This article reviews current trends in patent claims regarding personalised, stratified and precision medicine. These trends are not particularly well understood by policymakers, even less by the public, and are quite recent. Consequently, their implications for the public interest have hardly been thought out. Some see personalised and other secondary drug patent claims as promoting better targeted treatment. Others are inclined to see them as \manifestations of ‘evergreening’ whereby companies are, in some cases quite cynically, trying to extend market monopolies in old products or creating new monopolies based on supposedly improved versions of such earlier drugs. The article claims that the relaxation of ‘novelty’ is a privilege unavailable to inventions in other fields and that on balance the patent system does privilege this industry and that no adequate case has yet been made thus far to prove the public benefits overall.
Regulatory theory is premised on the failure of markets, prompting a focus on regulators and industry from economic perspectives. This article argues that overlooking the public interest in the sustainability of commercial markets risks markets failing completely. This point is exemplified through health care markets – meeting an essential need – and focuses upon innovative medicines as the most desired products in that market. If this seemingly invulnerable market risks failure, there is a pressing need to consider the public interest in sustainable markets within regulatory literature and practice. Innovative medicines are credence goods, meaning that the sustainability of the market fundamentally relies upon the public trusting regulators to vouch for product quality. Yet, quality is being eroded by patent bodies focused on economic benefits from market growth, rather than ensuring innovatory value. Remunerative bodies are not funding medicines relative to market value, and market authorisation bodies are not vouching for robust safety standards or confining market entry to products for ‘unmet medical need’. Arguably, this failure to assure quality heightens the risk of the market failing where it cannot be substituted by the reputation or credibility of providers of goods and/or information such as health care professionals/institutions, patient groups or industry.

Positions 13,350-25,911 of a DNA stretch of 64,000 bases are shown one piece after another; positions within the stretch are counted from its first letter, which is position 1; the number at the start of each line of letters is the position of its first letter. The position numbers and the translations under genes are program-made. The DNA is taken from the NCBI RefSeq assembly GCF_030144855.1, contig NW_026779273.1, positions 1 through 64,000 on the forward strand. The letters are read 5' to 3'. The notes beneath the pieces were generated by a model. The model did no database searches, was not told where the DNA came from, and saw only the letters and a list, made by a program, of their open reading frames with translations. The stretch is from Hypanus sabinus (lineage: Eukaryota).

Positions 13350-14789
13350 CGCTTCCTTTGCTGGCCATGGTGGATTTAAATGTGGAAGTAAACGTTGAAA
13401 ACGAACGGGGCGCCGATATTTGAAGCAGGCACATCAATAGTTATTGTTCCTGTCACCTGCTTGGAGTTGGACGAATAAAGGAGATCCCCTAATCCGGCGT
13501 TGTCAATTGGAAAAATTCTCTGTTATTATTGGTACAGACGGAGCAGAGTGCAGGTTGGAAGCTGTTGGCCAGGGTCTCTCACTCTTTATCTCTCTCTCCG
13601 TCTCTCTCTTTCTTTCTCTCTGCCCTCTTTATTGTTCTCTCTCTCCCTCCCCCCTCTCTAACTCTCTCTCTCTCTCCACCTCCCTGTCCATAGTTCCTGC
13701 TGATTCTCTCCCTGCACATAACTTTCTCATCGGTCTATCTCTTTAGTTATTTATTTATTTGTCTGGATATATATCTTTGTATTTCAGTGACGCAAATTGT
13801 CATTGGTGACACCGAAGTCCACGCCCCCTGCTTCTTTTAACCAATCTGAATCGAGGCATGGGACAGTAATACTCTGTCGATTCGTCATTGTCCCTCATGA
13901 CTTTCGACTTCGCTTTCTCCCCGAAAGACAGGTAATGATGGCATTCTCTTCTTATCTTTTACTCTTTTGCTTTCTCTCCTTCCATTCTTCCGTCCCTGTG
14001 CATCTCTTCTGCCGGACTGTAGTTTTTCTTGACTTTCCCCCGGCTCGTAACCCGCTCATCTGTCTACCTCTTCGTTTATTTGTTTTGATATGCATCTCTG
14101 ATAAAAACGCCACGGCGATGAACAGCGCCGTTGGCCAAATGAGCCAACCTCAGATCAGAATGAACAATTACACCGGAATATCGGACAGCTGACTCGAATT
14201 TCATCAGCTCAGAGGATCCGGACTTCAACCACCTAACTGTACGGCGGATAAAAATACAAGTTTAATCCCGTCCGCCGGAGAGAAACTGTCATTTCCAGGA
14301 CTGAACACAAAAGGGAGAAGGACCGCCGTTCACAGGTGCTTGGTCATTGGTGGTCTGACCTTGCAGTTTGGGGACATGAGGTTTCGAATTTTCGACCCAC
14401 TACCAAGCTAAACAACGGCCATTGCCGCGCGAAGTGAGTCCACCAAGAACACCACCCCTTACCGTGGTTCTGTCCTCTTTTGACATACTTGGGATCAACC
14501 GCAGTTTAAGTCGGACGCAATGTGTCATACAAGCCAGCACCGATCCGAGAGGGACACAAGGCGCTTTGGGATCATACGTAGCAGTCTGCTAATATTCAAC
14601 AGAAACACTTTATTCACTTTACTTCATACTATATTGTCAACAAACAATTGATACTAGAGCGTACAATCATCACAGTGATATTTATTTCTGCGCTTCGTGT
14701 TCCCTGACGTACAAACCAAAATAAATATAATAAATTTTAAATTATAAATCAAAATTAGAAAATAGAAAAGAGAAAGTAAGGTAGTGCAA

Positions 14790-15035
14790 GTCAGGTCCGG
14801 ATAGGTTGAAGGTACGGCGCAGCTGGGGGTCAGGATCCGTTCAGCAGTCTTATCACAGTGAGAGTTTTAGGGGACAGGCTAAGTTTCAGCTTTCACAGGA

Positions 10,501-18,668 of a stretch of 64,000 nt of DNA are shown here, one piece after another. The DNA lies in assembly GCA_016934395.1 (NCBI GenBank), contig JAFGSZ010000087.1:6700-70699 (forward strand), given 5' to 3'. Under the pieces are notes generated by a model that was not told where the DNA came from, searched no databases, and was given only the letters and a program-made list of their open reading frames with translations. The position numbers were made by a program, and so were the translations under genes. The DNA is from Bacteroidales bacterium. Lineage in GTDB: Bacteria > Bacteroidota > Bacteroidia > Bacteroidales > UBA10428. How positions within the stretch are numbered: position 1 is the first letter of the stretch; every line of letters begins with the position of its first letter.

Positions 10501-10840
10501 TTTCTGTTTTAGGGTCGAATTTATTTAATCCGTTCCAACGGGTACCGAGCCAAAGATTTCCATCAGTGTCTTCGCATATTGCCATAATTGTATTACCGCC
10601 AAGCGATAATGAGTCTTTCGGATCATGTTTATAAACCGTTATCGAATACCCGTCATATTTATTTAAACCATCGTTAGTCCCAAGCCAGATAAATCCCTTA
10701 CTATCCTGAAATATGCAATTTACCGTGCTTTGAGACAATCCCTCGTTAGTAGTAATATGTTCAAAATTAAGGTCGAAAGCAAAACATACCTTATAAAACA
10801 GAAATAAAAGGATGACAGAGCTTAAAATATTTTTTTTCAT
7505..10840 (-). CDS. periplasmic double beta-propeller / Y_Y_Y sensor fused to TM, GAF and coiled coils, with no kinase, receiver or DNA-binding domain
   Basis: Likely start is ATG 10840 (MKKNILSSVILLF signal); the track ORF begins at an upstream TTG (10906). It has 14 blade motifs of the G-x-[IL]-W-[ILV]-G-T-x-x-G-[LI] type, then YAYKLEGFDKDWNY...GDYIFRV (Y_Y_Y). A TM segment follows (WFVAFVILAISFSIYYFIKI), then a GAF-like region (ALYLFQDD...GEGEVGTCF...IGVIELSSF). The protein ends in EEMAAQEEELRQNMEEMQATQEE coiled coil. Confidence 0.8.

The Whillans Ice Stream Subglacial Access Research Drilling (WISSARD) project will test the overarching hypothesis that an active hydrological system exists beneath a West Antarctic ice stream that exerts a major control on ice dynamics, and the metabolic and phylogenetic diversity of the microbial community in subglacial water and sediment. WISSARD will explore Subglacial Lake Whillans (SLW, unofficial name) and its outflow toward the grounding line where it is thought to enter the Ross Ice Shelf seawater cavity. Introducing microbial contamination to the subglacial environment during drilling operations could compromise environmental stewardship and the science objectives of the project, consequently we developed a set of tools and procedures to directly address these issues. WISSARD hot water drilling efforts will include a custom water treatment system designed to remove micron and sub-micron sized particles (biotic and abiotic), irradiate the drilling water with germicidal ultraviolet (UV) radiation, and pasteurize the water to reduce the viability of persisting microbial contamination. Our clean access protocols also include methods to reduce microbial contamination on the surfaces of cables/hoses and down-borehole equipment using germicidal UV exposure and chemical disinfection. This paper presents experimental data showing that our protocols will meet expectations established by international agreement between participating Antarctic nations.
We are developing a purely commensal survey experiment for fast (<5 s) transient radio sources. Short-timescale transients are associated with the most energetic and brightest single events in the Universe. Our objective is to cover the enormous volume of transients parameter space made available by ASKAP, with an unprecedented combination of sensitivity and field of view. Fast timescale transients open new vistas on the physics of high brightness temperature emission, extreme states of matter and the physics of strong gravitational fields. In addition, the detection of extragalactic objects affords us an entirely new and extremely sensitive probe on the huge reservoir of baryons present in the IGM. We outline here our approach to the considerable challenge involved in detecting fast transients, particularly the development of hardware fast enough to dedisperse and search the ASKAP data stream at or near real-time rates. Through CRAFT, ASKAP will provide the testbed of many of the key technologies and survey modes proposed for high time resolution science with the SKA.